In White v. City of Lawton (1961 Okl.) 373 P.2d 25, the Oklahoma Supreme Court stated apropos of the fact situation here presented in that highway maintenance in the sense of traffic control rather than physical repair was involved:

"* * * the regulation of traffic is a governmental function and that a municipality, in regulating and maintaining traffic control signals, is performing a governmental function, not a proprietary or administrative function. See also Johnson v. City of Jackson, 194 Tenn. 20, 250 S.W.2d 1, 33 A.L.R.2d 756."

Again without commenting upon the wisdom or lack thereof in retaining judicially conferred immunity from tort liability regardless of the nature of the activity which constitutes the proximate cause of injury, and so long as we maintain the governmental-proprietary distinction, or the fiction thereof, we feel compelled to reason that the sovereign activity or nonfeasance herein charged is clearly and unmistakably governmental rather than proprietary. In our view, therefore, the ruling of the trial court was and is correct. The judgment below is therefore affirmed.


ROBERTSON, J., dissents with opinion.

ROBERTSON, Judge (dissenting).

I cannot concur in either the reasoning or result reached in the majority opinion. The classic simplicity with which this case comes to us gives this Court the opportunity to forthrightly deal with an antiquated and unjust legal doctrine.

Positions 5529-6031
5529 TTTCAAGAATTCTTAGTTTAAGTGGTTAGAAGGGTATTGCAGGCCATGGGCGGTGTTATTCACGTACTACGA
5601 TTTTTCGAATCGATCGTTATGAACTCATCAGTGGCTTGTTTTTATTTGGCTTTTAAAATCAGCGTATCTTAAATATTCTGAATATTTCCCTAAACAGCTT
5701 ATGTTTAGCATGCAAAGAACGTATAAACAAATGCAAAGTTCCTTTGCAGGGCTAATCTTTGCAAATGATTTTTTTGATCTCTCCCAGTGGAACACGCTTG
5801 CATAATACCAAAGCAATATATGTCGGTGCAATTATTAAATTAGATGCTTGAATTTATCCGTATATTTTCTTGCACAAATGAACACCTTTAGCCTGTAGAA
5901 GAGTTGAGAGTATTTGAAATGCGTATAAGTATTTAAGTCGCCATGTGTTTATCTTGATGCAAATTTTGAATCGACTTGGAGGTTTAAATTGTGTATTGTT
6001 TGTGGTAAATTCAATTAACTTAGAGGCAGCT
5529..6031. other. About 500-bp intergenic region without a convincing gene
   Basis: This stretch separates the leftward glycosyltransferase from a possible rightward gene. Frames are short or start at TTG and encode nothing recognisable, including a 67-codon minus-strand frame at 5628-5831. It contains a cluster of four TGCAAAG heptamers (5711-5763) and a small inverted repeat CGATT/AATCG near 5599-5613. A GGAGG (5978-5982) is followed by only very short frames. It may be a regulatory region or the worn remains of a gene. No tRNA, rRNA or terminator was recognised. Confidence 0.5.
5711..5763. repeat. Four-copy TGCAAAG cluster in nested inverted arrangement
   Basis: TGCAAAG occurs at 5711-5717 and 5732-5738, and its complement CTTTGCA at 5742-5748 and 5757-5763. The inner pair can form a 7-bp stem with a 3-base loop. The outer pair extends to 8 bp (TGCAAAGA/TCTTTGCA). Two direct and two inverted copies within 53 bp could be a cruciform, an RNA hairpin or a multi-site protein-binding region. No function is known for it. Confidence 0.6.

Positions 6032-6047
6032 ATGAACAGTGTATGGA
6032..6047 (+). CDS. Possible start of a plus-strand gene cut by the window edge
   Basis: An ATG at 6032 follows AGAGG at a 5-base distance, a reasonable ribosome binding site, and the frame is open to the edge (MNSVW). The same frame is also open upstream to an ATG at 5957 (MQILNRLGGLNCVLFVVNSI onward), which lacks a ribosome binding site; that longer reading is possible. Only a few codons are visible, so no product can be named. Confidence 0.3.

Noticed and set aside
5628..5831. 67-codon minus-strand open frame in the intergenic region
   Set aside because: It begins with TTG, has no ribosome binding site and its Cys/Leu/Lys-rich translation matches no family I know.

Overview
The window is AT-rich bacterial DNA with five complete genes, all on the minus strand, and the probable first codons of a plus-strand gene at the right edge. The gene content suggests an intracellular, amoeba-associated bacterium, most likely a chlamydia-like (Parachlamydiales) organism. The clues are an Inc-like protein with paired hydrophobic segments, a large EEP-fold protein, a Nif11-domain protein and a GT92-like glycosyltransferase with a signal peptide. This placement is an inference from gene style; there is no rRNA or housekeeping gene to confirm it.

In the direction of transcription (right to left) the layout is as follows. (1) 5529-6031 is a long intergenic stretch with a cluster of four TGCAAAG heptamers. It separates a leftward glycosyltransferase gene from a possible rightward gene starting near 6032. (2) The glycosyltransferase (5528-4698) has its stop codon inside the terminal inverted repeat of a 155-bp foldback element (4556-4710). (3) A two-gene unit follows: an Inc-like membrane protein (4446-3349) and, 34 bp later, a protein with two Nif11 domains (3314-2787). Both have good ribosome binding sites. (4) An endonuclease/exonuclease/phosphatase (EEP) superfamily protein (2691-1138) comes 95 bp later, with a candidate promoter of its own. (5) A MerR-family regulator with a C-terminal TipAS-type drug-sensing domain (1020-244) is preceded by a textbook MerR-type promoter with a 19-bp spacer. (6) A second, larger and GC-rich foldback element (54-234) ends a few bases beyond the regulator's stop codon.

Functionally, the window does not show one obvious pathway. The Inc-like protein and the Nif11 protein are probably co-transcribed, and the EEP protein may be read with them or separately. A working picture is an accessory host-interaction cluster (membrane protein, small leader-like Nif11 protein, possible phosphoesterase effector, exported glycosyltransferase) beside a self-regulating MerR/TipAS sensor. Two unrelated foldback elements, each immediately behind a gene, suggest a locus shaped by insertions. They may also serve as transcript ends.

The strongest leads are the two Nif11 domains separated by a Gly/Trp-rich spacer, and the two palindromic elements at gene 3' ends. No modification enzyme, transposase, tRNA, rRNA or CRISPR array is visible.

As correctly indicated in the majority opinion, this jurisdiction has witnessed the cloak of immunity slip away from the shoulders of government. Cities (Brinkman v. City of Indpls. et al. [1967], 141 Ind. App. 662, 231 N.E.2d 169), then counties (Klepinger v. Bd. of Com'rs County of Miami [1968], 143 Ind. App. 155, 239 N.E.2d 160), then the state (Perkins v. State [1969], 18 Ind. Dec. 555, 251 N.E.2d 30), in turn experienced either elimination or substantial diminution of immunity. The reasoning of these three landmark cases sets the course this Court should follow in resolving the question at hand.

The Brinkman case, supra, abolished the doctrine of tort immunity for Indiana for Indiana municipalities. In so holding the distinctions between governmental and proprietary functions were replaced with a master-servant relationship in determining whether or not liability existed on the part of the city. The same theory then found its place in Klepinger v. Bd. of Com'rs County of Miami, supra, wherein this Court held the repair of a bridge was a ministerial or proprietary act, and liability would attach for negligent acts attendant therewith. The Court then further held:

"It is further our opinion that in determining the tort liability of a county or a city, our courts can now ignore the governmental-proprietary distinction * * *." 239 N.E.2d 173.